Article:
In Your Own Backyard: 8 Inspiring Plants in the Northeast

plants in the northeast

As most of you know, plants have always been an inspiration to me.  And now that Kevin and I moved back to the Northeast of the US recently, we both realized how much we missed the woods here.  The lushness of it, the abundance of nutrients, the softness of the fertile ground.

It was many of these forest plants that first got us interested in natural health. From learning about how to best use them in skin care, add them to our cooking for health benefits, or apply them topically for minor wounds. We were foregoing for these nutrient rich plants way before we started Annmarie Skin Care.

Inspiring plants in the Northeast

And now we’ve taken advantage of the incredible healing properties found in common weeds across the United States and infused many of our best-loved skin care products with them. For our ASC beauties that call the Northeast home, here’s a rundown of some of the most common (and most healing!) weeds that are growing around you:

1. Plantain

Not to be confused with the banana-like fruit, this weed is a low-growing, bright green plant that resembles a shrub. When it’s flowering, yellow stalks of tiny flowers shoot up in its center.

Healing properties

It is antimicrobial, analgesic, anti-inflammatory, and choc full of antioxidants, calcium, and vitamin K.


Topical Uses: It has been said to be helpful for burns, rashes, acne, dandruff, poison ivy, or bug bites.

Ingested Uses: For centuries, cultures all over the world have used plantain for digestive issues, as a pain reliever, to improve circulation, and to slow infections. Today, most foragers use plantain in their diet for added nutrients or steep the leaves into a tea to soothe sore throats or coughs.

Where it grows

Plantain grows in just about any kind of soil, but it’s generally found in areas covered in thick grass, with at least partial sunlight.

How to harvest

This weed is easy to harvest on your own. Just snip the leaves and use—provided no fertilizer or pest-repellent has been used in the area.

Found in these ASC products: Aloe Herb Cleanser, Probiotic Serum with Tremella, Anti-Aging Facial Oil, and Radiant Skin Silk Body Lotion.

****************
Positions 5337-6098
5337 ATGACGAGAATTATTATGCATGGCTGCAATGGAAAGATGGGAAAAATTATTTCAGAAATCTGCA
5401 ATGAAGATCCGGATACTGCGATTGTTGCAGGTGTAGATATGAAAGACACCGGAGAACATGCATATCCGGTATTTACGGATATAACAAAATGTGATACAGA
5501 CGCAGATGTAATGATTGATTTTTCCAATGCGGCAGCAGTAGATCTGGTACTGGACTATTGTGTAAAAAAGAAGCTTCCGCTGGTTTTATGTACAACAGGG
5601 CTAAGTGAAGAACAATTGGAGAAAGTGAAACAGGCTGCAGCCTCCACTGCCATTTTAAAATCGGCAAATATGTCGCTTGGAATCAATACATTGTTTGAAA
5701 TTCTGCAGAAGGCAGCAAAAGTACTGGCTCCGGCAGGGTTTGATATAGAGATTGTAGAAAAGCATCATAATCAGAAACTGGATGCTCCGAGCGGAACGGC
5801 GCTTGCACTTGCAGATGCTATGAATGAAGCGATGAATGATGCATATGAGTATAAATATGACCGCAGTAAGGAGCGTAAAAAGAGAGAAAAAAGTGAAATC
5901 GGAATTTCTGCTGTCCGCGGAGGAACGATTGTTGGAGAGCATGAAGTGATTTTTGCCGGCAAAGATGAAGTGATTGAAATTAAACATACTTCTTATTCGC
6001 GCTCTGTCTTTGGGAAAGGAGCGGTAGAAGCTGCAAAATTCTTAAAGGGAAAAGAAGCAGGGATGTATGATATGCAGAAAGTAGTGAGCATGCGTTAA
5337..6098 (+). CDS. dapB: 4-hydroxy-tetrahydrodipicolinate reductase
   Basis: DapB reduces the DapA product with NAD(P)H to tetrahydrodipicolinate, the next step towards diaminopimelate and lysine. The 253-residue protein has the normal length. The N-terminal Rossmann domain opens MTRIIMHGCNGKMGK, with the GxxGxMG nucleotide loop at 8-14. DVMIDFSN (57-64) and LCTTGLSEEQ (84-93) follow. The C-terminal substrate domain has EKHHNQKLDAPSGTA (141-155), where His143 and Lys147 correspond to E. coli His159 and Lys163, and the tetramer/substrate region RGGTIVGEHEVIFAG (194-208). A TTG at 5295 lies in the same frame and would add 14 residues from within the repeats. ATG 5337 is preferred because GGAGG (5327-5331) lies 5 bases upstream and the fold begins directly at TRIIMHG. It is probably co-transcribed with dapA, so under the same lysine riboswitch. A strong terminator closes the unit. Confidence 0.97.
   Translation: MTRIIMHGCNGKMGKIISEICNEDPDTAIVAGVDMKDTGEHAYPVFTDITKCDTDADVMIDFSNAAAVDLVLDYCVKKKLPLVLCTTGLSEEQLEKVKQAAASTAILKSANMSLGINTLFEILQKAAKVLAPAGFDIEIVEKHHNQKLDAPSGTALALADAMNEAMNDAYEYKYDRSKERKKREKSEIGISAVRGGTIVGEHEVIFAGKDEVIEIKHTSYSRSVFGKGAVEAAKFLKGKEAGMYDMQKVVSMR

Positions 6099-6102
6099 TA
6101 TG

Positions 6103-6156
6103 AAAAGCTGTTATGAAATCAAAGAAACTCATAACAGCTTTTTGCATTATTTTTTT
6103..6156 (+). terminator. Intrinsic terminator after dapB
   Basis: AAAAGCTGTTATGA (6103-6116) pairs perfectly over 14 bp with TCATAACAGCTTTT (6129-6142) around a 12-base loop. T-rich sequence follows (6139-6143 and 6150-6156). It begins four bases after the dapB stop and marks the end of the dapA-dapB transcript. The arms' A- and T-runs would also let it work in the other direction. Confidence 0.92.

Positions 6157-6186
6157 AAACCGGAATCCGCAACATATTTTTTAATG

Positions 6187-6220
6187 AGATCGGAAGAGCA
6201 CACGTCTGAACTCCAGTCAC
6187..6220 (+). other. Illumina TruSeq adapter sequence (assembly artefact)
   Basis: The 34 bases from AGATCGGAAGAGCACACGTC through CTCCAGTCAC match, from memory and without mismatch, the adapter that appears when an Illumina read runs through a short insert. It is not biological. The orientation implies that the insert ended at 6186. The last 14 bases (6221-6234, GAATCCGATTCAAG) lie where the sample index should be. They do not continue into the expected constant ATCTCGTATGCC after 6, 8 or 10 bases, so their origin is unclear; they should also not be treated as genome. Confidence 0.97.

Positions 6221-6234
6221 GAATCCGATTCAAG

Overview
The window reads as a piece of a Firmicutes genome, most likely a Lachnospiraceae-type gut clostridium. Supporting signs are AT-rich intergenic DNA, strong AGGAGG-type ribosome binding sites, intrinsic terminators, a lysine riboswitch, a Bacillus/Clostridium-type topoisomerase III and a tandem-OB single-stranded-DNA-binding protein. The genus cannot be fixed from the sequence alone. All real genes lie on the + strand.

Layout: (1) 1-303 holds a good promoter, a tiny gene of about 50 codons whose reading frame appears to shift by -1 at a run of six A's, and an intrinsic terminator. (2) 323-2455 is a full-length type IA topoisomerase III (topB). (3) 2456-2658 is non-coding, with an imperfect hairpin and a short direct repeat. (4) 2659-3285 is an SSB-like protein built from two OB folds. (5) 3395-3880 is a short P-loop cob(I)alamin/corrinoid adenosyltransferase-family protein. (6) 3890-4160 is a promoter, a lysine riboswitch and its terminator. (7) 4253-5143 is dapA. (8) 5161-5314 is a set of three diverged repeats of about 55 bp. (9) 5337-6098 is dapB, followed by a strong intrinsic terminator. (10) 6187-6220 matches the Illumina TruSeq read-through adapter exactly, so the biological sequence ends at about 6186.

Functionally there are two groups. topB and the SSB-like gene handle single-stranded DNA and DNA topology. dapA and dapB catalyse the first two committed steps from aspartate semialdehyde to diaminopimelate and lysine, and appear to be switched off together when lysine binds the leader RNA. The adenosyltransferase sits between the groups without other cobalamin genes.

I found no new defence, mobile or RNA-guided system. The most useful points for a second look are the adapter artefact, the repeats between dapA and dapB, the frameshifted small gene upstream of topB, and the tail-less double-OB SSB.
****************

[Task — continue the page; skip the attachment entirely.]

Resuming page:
Have you spotted plantain in your yard? Read more about plantain’s skincare benefits.

2. Common Milkweed

You know you’ve found this pretty weed when you see its telltale white, light pink, or lavender bell-shaped flowers. The plant itself is tall, growing up to five feet. If you’re not sure if your plant is milkweed, cut the stem. A milky white substance should ooze out—hence the name.

Healing Properties

common Milkweed WildflowerMilkweed is a natural diuretic and detoxifying agent.

Topical uses: Its latex (the milky substance found inside its stems) has long been used in helping to get rid of warts and ringworm.

Ingested uses: Be careful here, you’re going to want to boil this weed before eating, as the latex (which dissolves in boiling water) is considered toxic. The benefits of ingesting milkweed include helping coughs and bronchitis, improving circulation, and relieving constipation.

Where it grows

Common milkweed prefers open fields or somewhere with a lot of direct sunlight in sandy or rocky soil.

How to harvest

You can harvest several different parts of the plant for eating, including the shoots, the leaves, the new seed pods, and the flowers. (Again, it’s important to boil the plant before eating to remove toxins.) For topical uses, harvest the fully-grown stalks for the milky latex inside.

Found in these ASC products: Coconut Body Oil, Anti-Aging Serum, Anti-Aging Facial Oil.

3. Mustard


Before its seeds become the spicy brown sauce on your hotdog, mustard looks like yellow or white wildflowers, with bright green stems.

Healing Properties

Mustard is a good source of minerals such as phosphorus, calcium, magnesium, vitamin A, and potassium.

Topical uses: Mustard is used on the skin to help psoriasis, muscle pain, ringworm, and even some say even acne.